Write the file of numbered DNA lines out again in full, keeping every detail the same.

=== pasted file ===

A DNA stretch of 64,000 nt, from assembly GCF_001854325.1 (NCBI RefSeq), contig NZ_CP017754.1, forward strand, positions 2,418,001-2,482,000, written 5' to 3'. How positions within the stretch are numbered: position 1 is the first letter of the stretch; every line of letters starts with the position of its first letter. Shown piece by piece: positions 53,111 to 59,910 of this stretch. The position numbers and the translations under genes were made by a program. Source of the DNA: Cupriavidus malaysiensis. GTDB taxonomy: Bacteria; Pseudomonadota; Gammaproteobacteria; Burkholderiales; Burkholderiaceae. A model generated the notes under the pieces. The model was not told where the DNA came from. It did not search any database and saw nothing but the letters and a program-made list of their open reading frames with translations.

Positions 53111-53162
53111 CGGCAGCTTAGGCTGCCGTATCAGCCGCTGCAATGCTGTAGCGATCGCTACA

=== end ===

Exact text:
A DNA stretch of 64,000 nt, from assembly GCF_001854325.1 (NCBI RefSeq), contig NZ_CP017754.1, forward strand, positions 2,418,001-2,482,000, written 5' to 3'. How positions within the stretch are numbered: position 1 is the first letter of the stretch; every line of letters starts with the position of its first letter. Shown piece by piece: positions 53,111 to 59,910 of this stretch. The position numbers and the translations under genes were made by a program. Source of the DNA: Cupriavidus malaysiensis. GTDB taxonomy: Bacteria; Pseudomonadota; Gammaproteobacteria; Burkholderiales; Burkholderiaceae. A model generated the notes under the pieces. The model was not told where the DNA came from. It did not search any database and saw nothing but the letters and a program-made list of their open reading frames with translations.

Positions 53111-53162
53111 CGGCAGCTTAGGCTGCCGTATCAGCCGCTGCAATGCTGTAGCGATCGCTACA